This article originally appeared in IPSE Magazine.
In 2008, recognising the true spirit and heritage of the city, the eyes of the world were on Liverpool as it was crowned the European Capital of Culture. During the festival year visitors to the city increased by 34% and development has been taking place across several quarters since. Previously obsolete infrastructure that had become the graveyard of what was once the most advanced port system in the world, began to be reclaimed. The regeneration process is still under way, and there is plenty of opportunity for independent professionals to join a growing community in Liverpool, staking their claim to spaces and places, and building a better city.
The industries that are thriving
The creativity and culture that has characterised this historical city in the North West, which once saw trade from all over the world pass through the docks, means that Liverpool is not short of entrepreneurial spirit in the creative sectors.
In 2009, Liverpool Vision, the city’s economic development company, recognised the desperate need for studio space for the swiftly growing creative community of entrepreneurs. A programme was launched to redevelop the ‘Baltic Triangle’ area of the city, named after the storage of goods there from the Baltic Sea.
It is this area which has seen a huge influx of creative and digital technology freelancers, contractors, start-ups and small businesses over the past six years. Baltic Creative CIC, in the centre of the Triangle, acts as a landlord for several warehouses and supports and encourages a talented group of creative and digital entrepreneurs. At the front of the main warehouse the Unit 51 café also serves a mean bagel and fantastic coffee. It is always bustling with people having meetings and working on laptops – the perfect place to set up for the afternoon as a freelancer. Unfortunately, if you’re looking for a space in the warehouses that’s more substantial than a trip to the café, then your name will be added to a long waiting list. But there is talk of expansion in the Triangle and also perhaps outside it. Watch this space.
Networking groups in this industry are also springing up in the city, one being Kin. This is another initiative supported by Liverpool Vision (and by ACME), the success of which is indicated in its already long list of members, events and job opportunities – available to browse on their website.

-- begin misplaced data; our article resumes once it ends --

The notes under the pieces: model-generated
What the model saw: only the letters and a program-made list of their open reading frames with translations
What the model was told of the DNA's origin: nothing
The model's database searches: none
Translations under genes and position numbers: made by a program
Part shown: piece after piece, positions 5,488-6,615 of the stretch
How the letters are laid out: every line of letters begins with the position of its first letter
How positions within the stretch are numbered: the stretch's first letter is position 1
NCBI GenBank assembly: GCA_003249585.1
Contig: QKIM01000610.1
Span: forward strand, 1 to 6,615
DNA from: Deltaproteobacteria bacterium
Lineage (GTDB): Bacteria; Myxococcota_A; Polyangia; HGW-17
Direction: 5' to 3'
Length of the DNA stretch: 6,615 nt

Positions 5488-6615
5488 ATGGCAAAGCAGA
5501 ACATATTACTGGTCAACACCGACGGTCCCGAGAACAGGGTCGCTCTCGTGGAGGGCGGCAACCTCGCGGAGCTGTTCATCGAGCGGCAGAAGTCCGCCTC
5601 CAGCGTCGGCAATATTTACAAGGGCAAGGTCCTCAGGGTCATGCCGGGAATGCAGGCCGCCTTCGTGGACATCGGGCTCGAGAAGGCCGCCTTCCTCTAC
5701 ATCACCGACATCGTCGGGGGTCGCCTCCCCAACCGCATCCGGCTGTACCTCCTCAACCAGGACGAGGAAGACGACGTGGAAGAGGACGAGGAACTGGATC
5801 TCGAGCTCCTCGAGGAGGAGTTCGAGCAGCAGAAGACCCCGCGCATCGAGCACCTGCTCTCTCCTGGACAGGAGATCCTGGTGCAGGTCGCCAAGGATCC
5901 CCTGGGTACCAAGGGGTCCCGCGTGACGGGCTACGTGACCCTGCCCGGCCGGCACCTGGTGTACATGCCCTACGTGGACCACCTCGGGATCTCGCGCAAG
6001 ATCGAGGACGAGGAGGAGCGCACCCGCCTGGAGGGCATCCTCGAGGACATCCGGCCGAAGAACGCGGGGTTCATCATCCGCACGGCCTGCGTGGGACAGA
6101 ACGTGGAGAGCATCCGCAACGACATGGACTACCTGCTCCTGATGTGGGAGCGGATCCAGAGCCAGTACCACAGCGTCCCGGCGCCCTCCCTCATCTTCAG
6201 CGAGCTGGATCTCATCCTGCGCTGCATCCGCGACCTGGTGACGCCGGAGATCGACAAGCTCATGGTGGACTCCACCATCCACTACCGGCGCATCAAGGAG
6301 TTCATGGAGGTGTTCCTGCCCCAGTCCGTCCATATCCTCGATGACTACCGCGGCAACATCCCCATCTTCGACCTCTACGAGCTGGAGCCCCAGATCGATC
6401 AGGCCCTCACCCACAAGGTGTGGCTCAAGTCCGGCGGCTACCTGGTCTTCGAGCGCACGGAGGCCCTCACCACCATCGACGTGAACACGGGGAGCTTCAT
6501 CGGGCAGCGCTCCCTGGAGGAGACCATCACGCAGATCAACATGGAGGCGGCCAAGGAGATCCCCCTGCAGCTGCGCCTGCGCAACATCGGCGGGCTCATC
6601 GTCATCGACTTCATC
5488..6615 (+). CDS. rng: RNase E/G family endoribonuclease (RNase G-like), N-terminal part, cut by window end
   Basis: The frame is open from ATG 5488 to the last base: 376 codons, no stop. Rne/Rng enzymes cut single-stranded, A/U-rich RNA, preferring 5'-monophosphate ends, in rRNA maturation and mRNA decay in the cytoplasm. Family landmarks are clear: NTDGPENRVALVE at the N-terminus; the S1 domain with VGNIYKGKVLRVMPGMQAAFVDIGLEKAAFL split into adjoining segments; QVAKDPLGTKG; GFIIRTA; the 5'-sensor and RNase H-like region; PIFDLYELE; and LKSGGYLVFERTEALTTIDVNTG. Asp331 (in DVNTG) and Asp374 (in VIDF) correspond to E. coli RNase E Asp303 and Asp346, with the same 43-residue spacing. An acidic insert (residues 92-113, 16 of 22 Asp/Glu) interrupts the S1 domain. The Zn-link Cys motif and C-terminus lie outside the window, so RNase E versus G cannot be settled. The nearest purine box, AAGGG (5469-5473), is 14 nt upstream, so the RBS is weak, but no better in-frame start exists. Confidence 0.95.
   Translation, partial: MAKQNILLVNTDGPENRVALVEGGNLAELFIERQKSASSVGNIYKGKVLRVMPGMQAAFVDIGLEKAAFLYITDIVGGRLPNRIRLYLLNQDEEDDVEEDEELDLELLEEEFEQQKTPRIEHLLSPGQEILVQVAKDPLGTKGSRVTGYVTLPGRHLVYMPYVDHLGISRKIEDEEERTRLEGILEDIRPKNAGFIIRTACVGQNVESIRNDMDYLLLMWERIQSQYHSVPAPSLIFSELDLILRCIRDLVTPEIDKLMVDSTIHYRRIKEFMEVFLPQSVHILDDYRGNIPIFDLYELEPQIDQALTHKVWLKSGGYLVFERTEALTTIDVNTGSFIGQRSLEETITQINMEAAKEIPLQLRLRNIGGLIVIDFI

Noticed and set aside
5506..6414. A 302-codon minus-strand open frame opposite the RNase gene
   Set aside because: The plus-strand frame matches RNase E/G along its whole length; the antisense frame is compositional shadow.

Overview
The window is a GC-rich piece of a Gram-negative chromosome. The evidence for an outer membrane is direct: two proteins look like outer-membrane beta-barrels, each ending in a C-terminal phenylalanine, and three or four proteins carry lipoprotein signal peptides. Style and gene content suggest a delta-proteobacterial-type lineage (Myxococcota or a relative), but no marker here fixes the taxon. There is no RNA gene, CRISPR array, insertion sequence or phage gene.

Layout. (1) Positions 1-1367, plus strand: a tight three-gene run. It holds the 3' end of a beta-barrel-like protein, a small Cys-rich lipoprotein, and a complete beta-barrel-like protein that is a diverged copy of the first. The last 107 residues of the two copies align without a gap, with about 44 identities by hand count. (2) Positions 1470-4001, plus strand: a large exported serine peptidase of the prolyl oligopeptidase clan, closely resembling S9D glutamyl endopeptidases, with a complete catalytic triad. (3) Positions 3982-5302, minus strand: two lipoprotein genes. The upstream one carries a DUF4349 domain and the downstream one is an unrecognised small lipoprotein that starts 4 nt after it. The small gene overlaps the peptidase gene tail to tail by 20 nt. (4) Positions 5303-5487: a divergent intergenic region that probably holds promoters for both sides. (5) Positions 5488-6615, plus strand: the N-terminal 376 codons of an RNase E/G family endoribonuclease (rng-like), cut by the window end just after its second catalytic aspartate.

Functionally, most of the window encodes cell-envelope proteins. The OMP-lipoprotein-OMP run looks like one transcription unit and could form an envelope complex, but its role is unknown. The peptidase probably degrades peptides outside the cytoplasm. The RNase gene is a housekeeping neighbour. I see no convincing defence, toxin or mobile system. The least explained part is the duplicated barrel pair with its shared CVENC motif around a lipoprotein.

One of my favourite things about Liverpool is the thriving (and delicious) food scene. Every September, Sefton Park – a beautiful sweeping park in the south-east of the city – hosts the Liverpool Food and Drink Festival. Newcomers this year included Japanese-inspired Mr Miyagi’s (which served arguably the best Chicken Katsu curry I’ve ever had) and old favourites included Host, which enjoys an almost legendary status in Liverpool and serves a whole range of complex dishes. The variety and quality of food and drink, and celebrity appearances from the likes of sisters Hemsley + Hemsley, cemented the impression of Liverpool as a city with a fantastic food scene and a rapidly growing group of restaurant entrepreneurs.
As Paul Askew, founder of The Art School restaurant on Sugnall Street, says, “We have a restaurant scene that is developing at an incredible rate of knots.”
Where to stay
For the high flyers, the Titanic Hotel in the docks at the mouth of the river Mersey is a stylish, if extravagant, option. It is part of the redevelopment of the historic Stanley Dock complex – a vital part of the port at which the Titanic was designed. The hotel won several design awards in 2015, but if you’re not feeling wealthy enough to pay for a room (at around £100 per night for a standard) then Stanley’s Bar & Grill or the Rum Bar, both part of the hotel development, can provide a taste of the Titanic class.
What is arguably so great about Liverpool is that a large portion of up-and-coming businesses are examples of independent professionals starting out on their own, or CICs supported by other groups. For this reason more than any other, Liverpool feels like a more creative, cooler, younger sibling to other cities in the UK. It provides a good platform for any freelancer looking to be part of an intuitive and fast-growing creative community.
See the published version in issue 52 of IPSE Magazine here.